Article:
Darwin, Evolution, and the Paleo Life

“Obstinacy is the result of the will forcing itself into the place of the intellect.” ~ Arthur Schopenhauer

darwin

Here’s a quick and interesting LA Times article on the subject of Charles Darwin, evolution, and the so-called phenomenon of “speedy” or “swift” evolution.

Detractors of the Paleo lifestyle are wont to fly the flag of speedy/swift evolution as evidence of the supposed incongruence of the Paleo way vis-à-vis modern man’s interaction within his present-day environment. I’ve never really understood this straw-man argument; it is a bit of a non-sequitur, as one can prescribe whole-heartedly with speedy/swift evolution theory and still be fully on-board, intellectually, with the Paleo lifestyle premise. One in no way disproves, or disavows, the other. Lactose tolerance/intolerance is just one of many examples of accelerated evolution. My argument here would be that if you are lactose tolerant, and if your blood-work supports the consumption of raw dairy, then – assuming no immune system impact or inflammatory issues (arguments to which I’m as of yet undecided) – I’d say raw dairy could fit well within your personal realm of Paleo-ness. Few things in life are merely black and white, and the Paleo lifestyle does not exist in a vacuum; it is merely a platform thesis supported by positive blood-work, superior bodily composition, and general “feel good” results. To hold firm to the notion, though, that man, in some distant vision of the future, will have become endowed with the ability to efficiently digest and utilize grains, and that this is an argument in support of man’s consumption of grains now, is to entirely misinterpret the evolutionary concept – speedy, swift, or any form or fashion thereof. It’s a dreadfully wrong argumentative application of the right theorem. What is optimal for our bodies now ought to be foremost on the collective mind.  As I’ve said before, take one on the chin for “Team Human” in this regard if you wish.  Do your part, if you will, to push forward the evolution of mankind.  I’m quite content, thank you, to be the selfish, feeling-good prick putting a drag on the whole evolutionary march forward.  So be it, to each his own, live and let die, etc.  But I digress…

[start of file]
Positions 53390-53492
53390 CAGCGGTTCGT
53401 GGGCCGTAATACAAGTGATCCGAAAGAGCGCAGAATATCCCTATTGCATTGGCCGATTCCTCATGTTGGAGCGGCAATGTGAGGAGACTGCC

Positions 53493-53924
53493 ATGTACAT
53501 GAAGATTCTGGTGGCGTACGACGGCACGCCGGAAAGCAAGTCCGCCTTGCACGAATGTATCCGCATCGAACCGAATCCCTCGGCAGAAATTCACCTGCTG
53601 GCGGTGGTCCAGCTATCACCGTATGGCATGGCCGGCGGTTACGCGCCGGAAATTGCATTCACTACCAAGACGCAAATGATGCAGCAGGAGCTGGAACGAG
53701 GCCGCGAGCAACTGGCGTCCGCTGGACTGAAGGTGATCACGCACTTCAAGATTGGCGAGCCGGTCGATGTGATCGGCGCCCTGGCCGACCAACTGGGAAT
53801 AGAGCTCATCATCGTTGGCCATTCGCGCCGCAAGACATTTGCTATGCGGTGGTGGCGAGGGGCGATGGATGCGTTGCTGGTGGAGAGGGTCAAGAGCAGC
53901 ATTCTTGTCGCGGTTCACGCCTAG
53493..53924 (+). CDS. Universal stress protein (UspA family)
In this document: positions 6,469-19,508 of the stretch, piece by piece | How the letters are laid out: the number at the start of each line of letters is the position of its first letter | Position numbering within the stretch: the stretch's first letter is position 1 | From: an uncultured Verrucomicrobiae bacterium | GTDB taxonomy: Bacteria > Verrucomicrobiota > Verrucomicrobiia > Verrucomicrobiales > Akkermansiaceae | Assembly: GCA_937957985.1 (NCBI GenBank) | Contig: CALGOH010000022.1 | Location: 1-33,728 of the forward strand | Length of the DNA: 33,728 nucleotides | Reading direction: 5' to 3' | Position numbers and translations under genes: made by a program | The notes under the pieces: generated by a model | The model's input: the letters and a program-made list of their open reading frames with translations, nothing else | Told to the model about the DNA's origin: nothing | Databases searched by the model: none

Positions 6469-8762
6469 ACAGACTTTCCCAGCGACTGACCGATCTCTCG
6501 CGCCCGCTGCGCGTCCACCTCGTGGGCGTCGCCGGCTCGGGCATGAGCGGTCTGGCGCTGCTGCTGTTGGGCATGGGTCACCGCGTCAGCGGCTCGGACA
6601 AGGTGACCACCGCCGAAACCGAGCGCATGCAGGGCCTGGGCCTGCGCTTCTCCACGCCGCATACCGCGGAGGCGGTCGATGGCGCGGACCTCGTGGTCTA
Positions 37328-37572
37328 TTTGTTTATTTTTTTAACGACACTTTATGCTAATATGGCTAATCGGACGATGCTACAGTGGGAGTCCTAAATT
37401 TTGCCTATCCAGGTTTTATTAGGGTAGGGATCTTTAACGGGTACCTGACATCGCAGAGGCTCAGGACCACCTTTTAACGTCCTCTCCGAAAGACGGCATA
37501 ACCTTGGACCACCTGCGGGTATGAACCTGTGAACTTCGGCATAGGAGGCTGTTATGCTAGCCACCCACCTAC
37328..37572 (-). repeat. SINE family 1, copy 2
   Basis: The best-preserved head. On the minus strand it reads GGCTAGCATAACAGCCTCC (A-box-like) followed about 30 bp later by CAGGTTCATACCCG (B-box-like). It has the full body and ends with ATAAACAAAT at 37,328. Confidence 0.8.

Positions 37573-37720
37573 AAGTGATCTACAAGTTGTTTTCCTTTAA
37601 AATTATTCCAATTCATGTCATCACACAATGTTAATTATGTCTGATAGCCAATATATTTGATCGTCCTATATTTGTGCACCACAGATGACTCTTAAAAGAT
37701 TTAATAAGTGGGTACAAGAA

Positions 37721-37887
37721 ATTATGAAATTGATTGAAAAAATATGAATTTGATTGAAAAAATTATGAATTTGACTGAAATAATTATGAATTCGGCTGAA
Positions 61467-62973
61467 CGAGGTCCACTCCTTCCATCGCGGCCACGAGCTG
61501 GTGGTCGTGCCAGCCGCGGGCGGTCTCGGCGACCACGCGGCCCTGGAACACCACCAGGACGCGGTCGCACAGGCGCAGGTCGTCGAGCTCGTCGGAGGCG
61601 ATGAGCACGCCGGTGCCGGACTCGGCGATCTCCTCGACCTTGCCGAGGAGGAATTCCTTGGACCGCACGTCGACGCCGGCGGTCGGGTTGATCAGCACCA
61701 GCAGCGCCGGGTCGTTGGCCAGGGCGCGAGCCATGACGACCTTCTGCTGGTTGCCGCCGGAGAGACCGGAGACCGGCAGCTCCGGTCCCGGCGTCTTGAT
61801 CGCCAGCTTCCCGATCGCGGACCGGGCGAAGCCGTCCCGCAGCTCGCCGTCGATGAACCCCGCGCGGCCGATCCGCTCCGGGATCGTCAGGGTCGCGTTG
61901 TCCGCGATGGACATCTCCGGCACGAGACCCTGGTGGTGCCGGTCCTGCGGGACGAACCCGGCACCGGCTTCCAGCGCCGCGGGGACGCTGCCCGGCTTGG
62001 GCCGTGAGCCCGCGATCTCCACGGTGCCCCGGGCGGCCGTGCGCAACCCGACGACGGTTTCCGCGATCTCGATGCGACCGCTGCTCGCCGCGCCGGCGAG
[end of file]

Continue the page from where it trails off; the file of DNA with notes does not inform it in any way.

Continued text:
So, in following with this previous line of evolutionary thought, here is some intelligent conversation on Darwin, evolution, and the interplay of evolution and religion. The link will take you to a WGN 720, Milt Rosenberg podcast – one of the best podcasts/interview mediums out there, in my humble opinion. In this particular episode, Milt hosts guests Jerry Coyne (author of Why Evolution is True) and Robert Richards, both of the University of Chicago.